When I first applied to take this module, it was because of the unique format and the ability to retain flexibility in what one would like to study. Personally, the idea of studying the movement of ideas, people and cultures across borders appealed to me, particularly after a detailed study in migration in India last semester, and through a vested interest in the India-Pakistan border along with the North-South Korea border.
While I must admit, I do not know too much about transnational history (I’d barely heard the word before our first tutorial), Patricia Clavin’s ‘Defining Transnationalism’ was an interesting introduction to the course. What really truly struck me about the idea of transnationalism was the fact that while historians tend to use the word to refer to certain events or phenomenon, the term itself can be used over a broad chronology, and a vast period of time. Just last seminar, we were talking about how transnational history can cover the ancient Mediterranean, but can also focus on themes of bitcoin and finance in today’s world. While Clavin doesn’t actually get to defining transnationalism (in a chapter that suggests that she does exactly that) till the very last pages, I think that the fact that she didn’t simply proves that the term is so fluid and nuanced that there simply isn’t one specific definition.
When I first read through the American History Review conversation piece on transnational history, an interesting note by C. A. Bayly really stuck out. He questioned just how vital transnational history was before the 1850s, when a lot of nations had not been consolidated yet, as the one commonality between the definitions of transnational history lie in the fact that it emphasises the fluidity of people and ideas across national borders. However, after our conversation regarding transnationalism in the Ancient Mediterranean last week, I seem to believe that national borders don’t necessarily play a role, as nations are simply social constructs in a way. The fact remains that any form of a border, any territory enclosed in a fixed space, and the movement between these borders can be considered transnational. This can be seen as slightly confusing due to the word ‘nation’ within the term ‘transnational’, though. The conversation on the American History Review also encourages readers to consider the relationship between global history, and transnational. Bayly looks into this, stating that transnationalism is more fluid and emphasises movement a lot more, similar to global history came about in the 90s amongst debates on ‘globalisation’.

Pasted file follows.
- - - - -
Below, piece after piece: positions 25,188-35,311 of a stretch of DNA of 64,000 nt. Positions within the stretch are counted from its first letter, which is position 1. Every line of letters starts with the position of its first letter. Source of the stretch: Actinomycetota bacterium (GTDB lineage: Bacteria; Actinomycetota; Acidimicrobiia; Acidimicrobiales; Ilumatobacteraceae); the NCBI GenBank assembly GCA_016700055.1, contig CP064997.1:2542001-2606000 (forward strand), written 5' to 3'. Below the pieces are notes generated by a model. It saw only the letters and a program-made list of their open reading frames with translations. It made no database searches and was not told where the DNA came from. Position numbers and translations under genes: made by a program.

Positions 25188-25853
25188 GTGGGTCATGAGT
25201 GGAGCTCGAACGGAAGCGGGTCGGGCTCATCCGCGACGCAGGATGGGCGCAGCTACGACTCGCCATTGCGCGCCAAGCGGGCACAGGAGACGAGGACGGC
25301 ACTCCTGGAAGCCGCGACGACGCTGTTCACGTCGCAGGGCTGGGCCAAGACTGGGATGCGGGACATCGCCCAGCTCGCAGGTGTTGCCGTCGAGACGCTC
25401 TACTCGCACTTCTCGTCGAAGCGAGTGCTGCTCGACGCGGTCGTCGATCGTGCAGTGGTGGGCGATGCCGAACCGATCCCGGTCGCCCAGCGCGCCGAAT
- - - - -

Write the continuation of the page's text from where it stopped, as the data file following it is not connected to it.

The term ‘transnational’ truly took shape through the concept of migration, and the movement of people, ideas and cultures across borders. Not only does this encourage conversation about the South Asian diaspora that persisted not only through the 70s and 80s (with the expulsion of South Asians from East Africa) and through the nineteenth century through indenture, but it also makes us consider the movement of people in our world today. The notion of transnationalism seems increasingly prevalent in our lives today, not only through our personal lives (through our movement from our hometowns to St Andrews), but through current affairs that are taking place today. For example, the Financial Times recently carried an article stating that the numbers of American and British migrants to New Zealand since Brexit and the election of Donald Trump have skyrocketed, which I find particularly intriguing.
While the one challenge is perhaps the lack of consensus on a definition, I find that studying such a broad subject gives us the scope to consider topics and units that interest us, over a vast chronology.